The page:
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National commitments to UN Conventions

The global conventions on climate change, ozone depletion and desertification and the programme of action for the sustainable development of Small Island Developing States (SIDS) presuppose the availability of reliable information of weather and climate produced by the National Meteorological Services. Finland has ratified these United Nations Conventions. The UN Framework Convention on Climate Change (FCCC) requests actions to protect the atmosphere (Articles 4., 5.). A more balanced geographical coverage of the Global Climate Observing System and its components, including the Global Atmospheric Watch, should be ensured by facilitating the establishment and operation of additional systematic observation stations and by contributing to the development, utilization and accessibility of these data. Climate change monitoring is also based on the available meterological data.

The UN Convention to Combat Desertification (CCD) calls for national action programmes to enhance national climatological, meteorological and hydrological capabilities and means to provide for drought early warning (Article 10.2. (d)) as well as systematic measurements of climate (Article 10.4). The linkage between the basic data production of the NMS is noted in the definition of drought:Drought means the naturally occurring phenomenon that exists when precipitation has been significantly below normal recorded levels, causing serious hydrological imbalances that adversely affect land resource production systems.

The UN Programme of Action for the Sustainable Development of Small Island Developing States responds to the implementation of Agenda 21. This programme contains development activities directly linked to the responsibilities of the national meteorological and hydrological services e.g. climate change, climate variability and sealevel rise (Chap. I), natural and environmental disaster preparedness (Chap. II), wind and solar energy (Chap. VII) and science and technology (Chap. XIII).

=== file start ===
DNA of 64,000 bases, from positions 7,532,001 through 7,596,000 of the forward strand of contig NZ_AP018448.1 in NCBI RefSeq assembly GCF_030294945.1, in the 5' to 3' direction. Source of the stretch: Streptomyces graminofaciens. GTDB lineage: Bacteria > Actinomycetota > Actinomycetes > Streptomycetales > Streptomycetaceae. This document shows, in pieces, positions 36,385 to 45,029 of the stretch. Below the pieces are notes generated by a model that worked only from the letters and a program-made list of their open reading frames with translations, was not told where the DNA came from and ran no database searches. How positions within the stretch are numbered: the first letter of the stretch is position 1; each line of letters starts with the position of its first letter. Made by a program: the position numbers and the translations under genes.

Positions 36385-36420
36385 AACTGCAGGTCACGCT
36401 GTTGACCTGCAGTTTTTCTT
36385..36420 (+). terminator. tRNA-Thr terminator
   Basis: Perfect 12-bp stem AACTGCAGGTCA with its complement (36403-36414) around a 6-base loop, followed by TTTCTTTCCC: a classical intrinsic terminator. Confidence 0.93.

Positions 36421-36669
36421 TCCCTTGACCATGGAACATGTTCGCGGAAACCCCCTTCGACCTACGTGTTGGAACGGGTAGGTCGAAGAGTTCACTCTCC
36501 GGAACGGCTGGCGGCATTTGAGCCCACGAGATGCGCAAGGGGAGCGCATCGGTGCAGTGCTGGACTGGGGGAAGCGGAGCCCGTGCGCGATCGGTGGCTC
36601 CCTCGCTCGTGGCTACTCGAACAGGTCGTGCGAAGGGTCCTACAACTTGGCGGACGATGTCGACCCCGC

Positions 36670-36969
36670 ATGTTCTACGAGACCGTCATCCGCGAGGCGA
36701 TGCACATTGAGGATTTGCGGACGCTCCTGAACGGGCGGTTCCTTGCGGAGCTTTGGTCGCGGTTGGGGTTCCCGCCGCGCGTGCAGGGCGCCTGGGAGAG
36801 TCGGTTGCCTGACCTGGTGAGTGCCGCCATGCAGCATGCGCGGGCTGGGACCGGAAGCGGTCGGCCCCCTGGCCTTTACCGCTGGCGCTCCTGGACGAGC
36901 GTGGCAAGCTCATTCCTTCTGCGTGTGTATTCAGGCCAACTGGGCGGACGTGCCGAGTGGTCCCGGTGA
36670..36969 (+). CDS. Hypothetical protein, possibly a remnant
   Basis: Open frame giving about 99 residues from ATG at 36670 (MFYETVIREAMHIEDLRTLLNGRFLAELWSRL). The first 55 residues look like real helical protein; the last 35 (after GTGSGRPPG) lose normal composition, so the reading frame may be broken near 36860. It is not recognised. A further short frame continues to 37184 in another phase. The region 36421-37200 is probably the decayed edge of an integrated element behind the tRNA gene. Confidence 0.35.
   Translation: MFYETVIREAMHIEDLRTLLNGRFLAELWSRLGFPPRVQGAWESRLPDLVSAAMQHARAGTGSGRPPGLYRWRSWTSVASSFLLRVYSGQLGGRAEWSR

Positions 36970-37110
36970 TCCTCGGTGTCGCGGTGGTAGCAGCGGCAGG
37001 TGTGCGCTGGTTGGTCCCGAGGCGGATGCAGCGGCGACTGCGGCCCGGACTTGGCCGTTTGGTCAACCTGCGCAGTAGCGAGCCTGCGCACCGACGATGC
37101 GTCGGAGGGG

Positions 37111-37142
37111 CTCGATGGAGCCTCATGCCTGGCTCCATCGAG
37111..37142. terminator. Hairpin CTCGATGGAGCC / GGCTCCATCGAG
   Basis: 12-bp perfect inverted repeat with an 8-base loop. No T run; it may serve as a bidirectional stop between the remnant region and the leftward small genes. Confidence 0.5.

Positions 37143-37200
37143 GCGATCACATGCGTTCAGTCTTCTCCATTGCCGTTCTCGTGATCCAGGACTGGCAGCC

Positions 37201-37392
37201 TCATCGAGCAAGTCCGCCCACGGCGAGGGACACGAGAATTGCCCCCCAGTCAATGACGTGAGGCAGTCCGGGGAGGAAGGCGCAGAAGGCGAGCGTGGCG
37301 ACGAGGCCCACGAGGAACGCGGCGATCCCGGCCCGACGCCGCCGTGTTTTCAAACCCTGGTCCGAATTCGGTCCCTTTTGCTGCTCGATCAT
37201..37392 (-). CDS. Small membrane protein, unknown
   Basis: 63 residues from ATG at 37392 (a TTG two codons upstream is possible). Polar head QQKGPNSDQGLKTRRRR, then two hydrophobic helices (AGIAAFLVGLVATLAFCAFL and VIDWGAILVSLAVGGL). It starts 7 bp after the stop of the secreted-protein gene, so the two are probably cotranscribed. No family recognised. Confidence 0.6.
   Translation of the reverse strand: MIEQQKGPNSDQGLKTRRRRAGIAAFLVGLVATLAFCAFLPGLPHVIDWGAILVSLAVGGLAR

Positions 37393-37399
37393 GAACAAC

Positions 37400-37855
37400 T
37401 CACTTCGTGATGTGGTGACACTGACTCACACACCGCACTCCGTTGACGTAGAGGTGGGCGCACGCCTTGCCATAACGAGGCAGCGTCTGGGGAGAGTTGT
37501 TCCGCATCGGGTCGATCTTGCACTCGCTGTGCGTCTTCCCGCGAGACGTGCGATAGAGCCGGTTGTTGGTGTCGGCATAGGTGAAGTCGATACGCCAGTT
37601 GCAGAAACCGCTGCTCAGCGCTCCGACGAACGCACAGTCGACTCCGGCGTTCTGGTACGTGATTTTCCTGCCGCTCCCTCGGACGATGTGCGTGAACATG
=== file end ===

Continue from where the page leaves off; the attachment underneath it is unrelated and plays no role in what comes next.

The research and monitoring in the fields of meteorology and climatology of the Finnish Meteorological Institute (FMI) is reflected in Finlands second FCCC report in the energy technology development programmes (environmentally sustainable technologies e.g. wind energy programs), scenarios of air temperature and precipitation for the period 1991-2100 and historical values from 1900, financial assistance and technology transfer to developing countries and systematic climate observations. The climatic profile of Finland is presented as part of the national circumstances.

The development cooperation programmes in the field of meteorology and climatology support the participation of the partners in developing countries in international cooperation and their fulfilment of the national commitments of the UN Conventions.

In the development cooperation projects assisted by FMI on a contractual basis with the Ministry for Foreign Affairs, the FMI has been responsible since 1985 for project specification, formulation, appraisal, administration and implementation. The experts of FMI have participated in the preparatory mission, the project formulation and/or the appraisal missions carried out for the SADC- and Central American projects and the Sudan project 1989 - 94. FMI has provided project personnel in the field, e.g. the Assistant Project Co-ordinator, Chief Technical Adviser, the Regional Expert on Climatology and the Regional Expert on Data Processing.

In the meteorology programmes of the SADC countries 1987 -1994 and the meteorology and hydrology programmes of the countries on the Central American Isthmus 1990 1998, FMIs area of responsibility also covers the procurement, specification, operational design, technical expert services and training programmes, and evaluation of equipment (instruments, telecommunication systems, satellite-based data receiving systems, computerized systems). During these programmes the FMI experts have not only carried out their standard operational and technical tasks, but serious attempts have also been made to identify particular problems of interest to the meteorological community as a whole. Factors affecting the accuracy of meteorological measurements in developing countries can be mentioned as a good example. Improvement of accuracy not only has a positive influence on local or regional climatological statistics and related applications, but also on worldwide evaluations of global warming or on the quality of weather forecasts on all scales.

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